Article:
The thing that surprised me about the Moskva sinking was that it did not instantly do the big firework display, it had long been thought Russian warships were so tightly packed with weapons one good hit would cause mass secondaries. Yet we didn’t realise their tanks had Jack-in-the-Box turrets…



I think it’s common knowledge that Russian turrets pop off. Look at pics of their tanks in the gulf war.

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Is this radar safe for the crew?

Very true.

Everybody will soon have ship-sinking missiles on trucks. And drones.

In Kuwait during Desert Storm, Iraqi tanks with turrets blown off was a common and sobering sight.

Presently, turrets in the air or on the ground have Ukrainians calling Russian tanks “lollipops”.

Our tanks (and our A-10 Warthogs) typically engage enemy tanks using sabot rounds (pronounced “say-bo”, from a French word meaning a kind of simple “shoe”). A sabot round is essentially a very dense metal, non-explosive dart. When a sabot round strikes an armored vehicle, it punches a small hole in one side as it enters the vehicle, instantly fills the interior of the tank with enormous overpressure as it passes through the vehicle, then punches a small exit hole on the other side of the tank as it leaves. The crew is either liquified by the overpressure, or incinerated, or both and their remains are blown through the two small holes and any other openings. Ammunition and flammable fluids ignite and detonate. The turret is thrown in the air and the vehicle burns out. It is an extremely violent and gruesome event.

To see how this works, the next time you have a small milk or juice carton with a straw, blow into the carton through the straw then quickly pull away from the carton. Be ready to get wet. That milk or juice coming out of the carton represents the crew of the tank.

Another type of munition tanks commonly fire is called “High Explosive Anti-tank”, or HEAT. A heat round is explosive and works very differently than a sabot. But the effects are no less gruesome.

One can only imagine what would have happened to Glamorgan and her crew had the Exocet struck and ignited the Seaslug missile magazine.

BLADE shows much potential. Not cheap.


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I think the difference in perception is because previously you only saw the Russian tanks afterwards, this time there are videos (as well as photos) showing just how high the turrets can fly.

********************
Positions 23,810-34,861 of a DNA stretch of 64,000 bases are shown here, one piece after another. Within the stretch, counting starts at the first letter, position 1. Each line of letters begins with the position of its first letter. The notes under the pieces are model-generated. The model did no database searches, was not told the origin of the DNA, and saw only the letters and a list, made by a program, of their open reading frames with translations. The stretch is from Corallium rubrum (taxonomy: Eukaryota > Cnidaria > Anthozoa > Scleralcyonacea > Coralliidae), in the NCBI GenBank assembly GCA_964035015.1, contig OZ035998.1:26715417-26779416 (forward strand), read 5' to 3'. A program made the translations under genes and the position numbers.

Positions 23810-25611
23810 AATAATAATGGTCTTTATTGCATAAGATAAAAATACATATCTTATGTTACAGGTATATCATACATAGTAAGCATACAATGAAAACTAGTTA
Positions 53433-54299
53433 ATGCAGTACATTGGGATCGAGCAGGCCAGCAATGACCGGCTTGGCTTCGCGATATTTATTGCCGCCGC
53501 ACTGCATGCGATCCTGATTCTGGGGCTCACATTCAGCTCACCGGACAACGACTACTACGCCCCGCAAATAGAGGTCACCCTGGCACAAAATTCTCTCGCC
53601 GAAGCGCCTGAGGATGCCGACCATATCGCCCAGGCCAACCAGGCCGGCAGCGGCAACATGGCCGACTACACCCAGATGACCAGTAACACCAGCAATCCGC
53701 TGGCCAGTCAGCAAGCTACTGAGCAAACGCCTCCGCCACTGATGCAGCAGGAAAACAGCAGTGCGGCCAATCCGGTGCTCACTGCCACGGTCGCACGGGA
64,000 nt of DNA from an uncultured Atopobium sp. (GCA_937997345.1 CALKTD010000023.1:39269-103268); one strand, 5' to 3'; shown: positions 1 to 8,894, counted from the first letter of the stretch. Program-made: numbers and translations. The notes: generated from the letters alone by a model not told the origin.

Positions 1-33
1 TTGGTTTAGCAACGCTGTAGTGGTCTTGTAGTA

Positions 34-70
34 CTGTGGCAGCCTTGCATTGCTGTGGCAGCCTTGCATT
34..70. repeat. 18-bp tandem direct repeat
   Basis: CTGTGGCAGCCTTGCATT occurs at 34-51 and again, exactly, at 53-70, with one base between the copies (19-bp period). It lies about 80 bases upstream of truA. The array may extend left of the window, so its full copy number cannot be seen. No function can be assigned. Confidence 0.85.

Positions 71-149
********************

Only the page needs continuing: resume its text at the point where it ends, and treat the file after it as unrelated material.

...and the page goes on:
I think this was initially applied to the turrets which had gone really high and weight distribution/aerodynamic drag had time to orient them with the barrel vertically downwards so they landed looking like one of those big flat round confections that people tend to remember in association with childhood visits to the fairground:

The term derives from the same source as “Sabotage”, the shoe in question being a one-piece carved wooden item worn by low-paid workers who disrupted the production process during industrial disputes. Some versions have it (probably incorrectly) that machinery was jammed by having such clogs introduced into it. I can remember as a child there was still a man making wooden-soled work boots locally.
Somewhat off the point my father was disappointed to find a lack of tourist trinkets during a brief visit to Holland and being a skilled woodworker carved a pair of miniature Dutch Clogs as a Christmas Present to send to his mother. I have them in front of me now, “A Souvenir” has been burned onto the top of them, and underneath the arch “Holland 1944”…



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Hat’s off to your father!

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With BLADE CROWS II on the existing M1A2SEPs, and with the 30mm on the Next-Generation M1, I wonder how the crew workload will be distributed now.

For sure, the TC has more work to do. Not only does he have to scan for drones and aerial threats, he has to use the CITV also for Hunter-Killer with the gunner. This is where pure teamwork comes in a tank platoon…perhaps two tank TCs scan for aerial threats and the other two TCs use the CITVs. And the TC has to keep watch of the 360-degree panoramic cameras.

I can somewhat see why the USMC got rid of their M1A1s. If not for the latest upgrades, it would be very hard to keep up with technology as the M1A1s lack CITVs and RWS. Then again, the USMC M1A1s are lighter than the Army M1A2SEPs.

The Next-Gen M1 will probably have the 30mm RWS slaved to the gunner, but will the TC have a AA machine gun? And will the 30mm RWS have a COAX such as .50cal?

Now one can see how seating all the crew in the hull with flatscreen monitors makes sense similar to the FCS and the T-14 “Armata”

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I am curious as to what range from the target would be needed to electronically prevent target destruction by a drone fired weapon?

I am curious as to what range from the target would be needed to electronically prevent target destruction by a drone fired weapon?

Do you mean jamming of the drone released ordnance? The F-35’s radar can conduct search and track and ECM jamming. All it needs to be is miniaturized.